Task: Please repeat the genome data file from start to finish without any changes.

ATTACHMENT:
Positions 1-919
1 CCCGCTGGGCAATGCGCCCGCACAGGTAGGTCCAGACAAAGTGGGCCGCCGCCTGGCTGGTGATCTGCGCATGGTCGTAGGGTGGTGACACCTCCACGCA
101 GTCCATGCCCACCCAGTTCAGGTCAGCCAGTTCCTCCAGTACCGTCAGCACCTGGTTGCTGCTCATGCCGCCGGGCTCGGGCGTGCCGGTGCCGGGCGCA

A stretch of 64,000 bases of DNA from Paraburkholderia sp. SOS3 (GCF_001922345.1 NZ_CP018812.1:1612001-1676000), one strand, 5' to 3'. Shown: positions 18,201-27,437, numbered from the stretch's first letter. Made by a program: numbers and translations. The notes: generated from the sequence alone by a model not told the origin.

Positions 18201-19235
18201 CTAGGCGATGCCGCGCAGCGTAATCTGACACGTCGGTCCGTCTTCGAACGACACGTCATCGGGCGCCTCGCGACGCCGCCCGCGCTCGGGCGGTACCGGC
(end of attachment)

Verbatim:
Positions 1-919
1 CCCGCTGGGCAATGCGCCCGCACAGGTAGGTCCAGACAAAGTGGGCCGCCGCCTGGCTGGTGATCTGCGCATGGTCGTAGGGTGGTGACACCTCCACGCA
101 GTCCATGCCCACCCAGTTCAGGTCAGCCAGTTCCTCCAGTACCGTCAGCACCTGGTTGCTGCTCATGCCGCCGGGCTCGGGCGTGCCGGTGCCGGGCGCA

A stretch of 64,000 bases of DNA from Paraburkholderia sp. SOS3 (GCF_001922345.1 NZ_CP018812.1:1612001-1676000), one strand, 5' to 3'. Shown: positions 18,201-27,437, numbered from the stretch's first letter. Made by a program: numbers and translations. The notes: generated from the sequence alone by a model not told the origin.

Positions 18201-19235
18201 CTAGGCGATGCCGCGCAGCGTAATCTGACACGTCGGTCCGTCTTCGAACGACACGTCATCGGGCGCCTCGCGACGCCGCCCGCGCTCGGGCGGTACCGGC